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Benefit Change Approved for Retirees with Special Needs Children

A new law passed as part of the 2015 National Defense Authorization Act allows military retirees to designate their Special Benefits Plans to special needs children through a trust. (DoD photo)
A new law passed as part of the 2015 National Defense Authorization Act allows military retirees to designate their Special Benefits Plans to special needs children through a trust. (DoD photo)

A newly released Defense Department policy allows military retirees with special needs children to take advantage of a law changing the way their Survivor Benefit Plan can be paid after their death.

The Survivor Benefit Plan allows military retirees to provide to a designee a monthly payout after their death of up to 55 percent of their retirement pay, depending on the plan the choose. Users pay a monthly premium. If the retiree outlives the person for whom he has designated the payout, the premiums are lost.

In the past, retirees have been hesitant to select a disabled adult child as their beneficiary because they feared any extra income would disqualify the child from receiving other government subsidies for disabled adults, such as housing assistance and Medicaid.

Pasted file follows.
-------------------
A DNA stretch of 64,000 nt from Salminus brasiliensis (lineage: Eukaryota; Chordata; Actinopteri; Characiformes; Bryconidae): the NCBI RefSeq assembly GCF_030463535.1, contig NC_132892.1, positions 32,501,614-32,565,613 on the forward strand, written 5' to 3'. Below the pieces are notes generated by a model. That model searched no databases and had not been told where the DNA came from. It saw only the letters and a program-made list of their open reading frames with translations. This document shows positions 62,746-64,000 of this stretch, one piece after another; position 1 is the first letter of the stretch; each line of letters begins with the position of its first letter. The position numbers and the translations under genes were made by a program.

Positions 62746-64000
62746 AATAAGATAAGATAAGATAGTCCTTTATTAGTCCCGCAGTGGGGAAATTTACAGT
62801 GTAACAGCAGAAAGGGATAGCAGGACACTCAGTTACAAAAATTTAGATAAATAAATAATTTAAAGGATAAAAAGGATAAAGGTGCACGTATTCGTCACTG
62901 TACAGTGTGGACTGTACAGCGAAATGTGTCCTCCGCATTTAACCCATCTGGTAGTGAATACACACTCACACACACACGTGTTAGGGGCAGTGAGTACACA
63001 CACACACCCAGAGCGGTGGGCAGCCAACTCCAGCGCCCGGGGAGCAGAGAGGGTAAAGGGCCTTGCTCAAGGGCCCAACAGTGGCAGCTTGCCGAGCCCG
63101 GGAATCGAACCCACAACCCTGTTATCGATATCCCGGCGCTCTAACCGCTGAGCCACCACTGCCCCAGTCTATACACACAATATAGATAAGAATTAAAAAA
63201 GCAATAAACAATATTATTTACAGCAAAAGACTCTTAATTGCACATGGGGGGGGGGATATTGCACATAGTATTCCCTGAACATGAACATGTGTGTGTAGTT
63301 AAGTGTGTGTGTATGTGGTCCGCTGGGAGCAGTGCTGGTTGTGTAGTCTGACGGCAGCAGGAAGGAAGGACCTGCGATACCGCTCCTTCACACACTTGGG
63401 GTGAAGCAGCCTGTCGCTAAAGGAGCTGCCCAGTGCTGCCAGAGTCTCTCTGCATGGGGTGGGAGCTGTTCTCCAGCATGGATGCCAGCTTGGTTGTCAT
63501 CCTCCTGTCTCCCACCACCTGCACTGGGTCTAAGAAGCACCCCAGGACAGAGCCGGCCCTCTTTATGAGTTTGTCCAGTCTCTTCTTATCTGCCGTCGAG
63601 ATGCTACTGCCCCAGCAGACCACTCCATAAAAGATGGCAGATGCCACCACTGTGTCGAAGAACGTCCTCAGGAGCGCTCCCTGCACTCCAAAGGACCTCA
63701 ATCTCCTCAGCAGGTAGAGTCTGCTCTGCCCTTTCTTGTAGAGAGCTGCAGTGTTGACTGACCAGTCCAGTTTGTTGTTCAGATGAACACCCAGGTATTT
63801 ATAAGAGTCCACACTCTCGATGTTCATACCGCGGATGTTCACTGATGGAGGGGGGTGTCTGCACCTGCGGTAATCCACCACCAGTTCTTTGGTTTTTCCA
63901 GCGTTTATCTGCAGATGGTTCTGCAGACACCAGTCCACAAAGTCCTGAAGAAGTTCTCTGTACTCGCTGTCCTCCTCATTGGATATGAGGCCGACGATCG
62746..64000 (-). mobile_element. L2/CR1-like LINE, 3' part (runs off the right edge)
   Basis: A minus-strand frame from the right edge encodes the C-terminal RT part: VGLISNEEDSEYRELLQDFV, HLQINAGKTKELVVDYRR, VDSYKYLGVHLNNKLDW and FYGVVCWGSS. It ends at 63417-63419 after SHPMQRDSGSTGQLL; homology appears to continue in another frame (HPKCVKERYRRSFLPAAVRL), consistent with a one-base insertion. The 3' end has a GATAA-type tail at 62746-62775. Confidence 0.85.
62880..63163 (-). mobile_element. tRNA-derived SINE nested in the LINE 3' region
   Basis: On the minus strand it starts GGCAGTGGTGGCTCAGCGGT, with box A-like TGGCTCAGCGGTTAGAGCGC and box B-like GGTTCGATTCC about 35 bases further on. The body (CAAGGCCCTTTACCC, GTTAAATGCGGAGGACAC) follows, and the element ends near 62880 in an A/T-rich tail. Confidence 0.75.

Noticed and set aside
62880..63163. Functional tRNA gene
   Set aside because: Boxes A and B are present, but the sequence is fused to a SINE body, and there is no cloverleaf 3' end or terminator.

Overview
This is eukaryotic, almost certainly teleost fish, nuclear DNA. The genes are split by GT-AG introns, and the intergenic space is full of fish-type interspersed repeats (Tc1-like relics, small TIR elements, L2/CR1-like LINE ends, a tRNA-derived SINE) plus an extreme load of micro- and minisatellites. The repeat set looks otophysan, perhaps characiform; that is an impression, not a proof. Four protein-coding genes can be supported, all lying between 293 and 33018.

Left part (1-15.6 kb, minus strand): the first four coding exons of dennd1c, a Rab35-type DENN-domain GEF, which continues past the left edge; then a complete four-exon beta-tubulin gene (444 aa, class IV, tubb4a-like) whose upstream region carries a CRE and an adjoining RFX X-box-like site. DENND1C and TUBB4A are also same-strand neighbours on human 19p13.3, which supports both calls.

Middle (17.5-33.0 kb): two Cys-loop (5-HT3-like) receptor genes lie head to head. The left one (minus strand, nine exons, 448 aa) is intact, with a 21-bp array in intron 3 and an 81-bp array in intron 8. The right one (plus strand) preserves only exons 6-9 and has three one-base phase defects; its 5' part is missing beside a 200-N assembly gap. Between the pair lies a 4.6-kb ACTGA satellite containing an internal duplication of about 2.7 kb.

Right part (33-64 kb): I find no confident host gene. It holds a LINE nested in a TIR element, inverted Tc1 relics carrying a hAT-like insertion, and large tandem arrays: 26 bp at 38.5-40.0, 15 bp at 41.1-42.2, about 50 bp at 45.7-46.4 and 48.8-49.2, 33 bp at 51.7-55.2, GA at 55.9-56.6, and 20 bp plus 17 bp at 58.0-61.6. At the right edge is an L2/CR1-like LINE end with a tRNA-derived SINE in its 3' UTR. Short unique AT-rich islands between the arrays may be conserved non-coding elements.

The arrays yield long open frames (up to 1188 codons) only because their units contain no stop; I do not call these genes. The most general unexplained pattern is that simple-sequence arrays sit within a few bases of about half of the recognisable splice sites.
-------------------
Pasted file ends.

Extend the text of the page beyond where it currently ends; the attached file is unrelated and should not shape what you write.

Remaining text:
The new law, however, passed as part of the 2015 National Defense Authorization Act, allows the retiree to instead designate certain types of Special Needs Trusts as the recipient of their SBP payout instead of the disabled child. Doing so fixes the issue and should allow the disabled child to receive both government benefits and SBP support after the retiree's death.

The policy guidance, published Dec. 31, more than a year after the law was passed, allows retirees to make the changes.

To take advantage of the new rules, retirees currently paying into an SBP assigned to a disabled child can make a one-time decision to switch the designated payout to a special needs trust, according to the new policy. If a retiree has already died, his surviving spouse or the child's guardian can elect to the change, the policy says.

--Amy Bushatz can be reached at amy.bushatz@military.com. Follow her on Twitter at @amybushatz.

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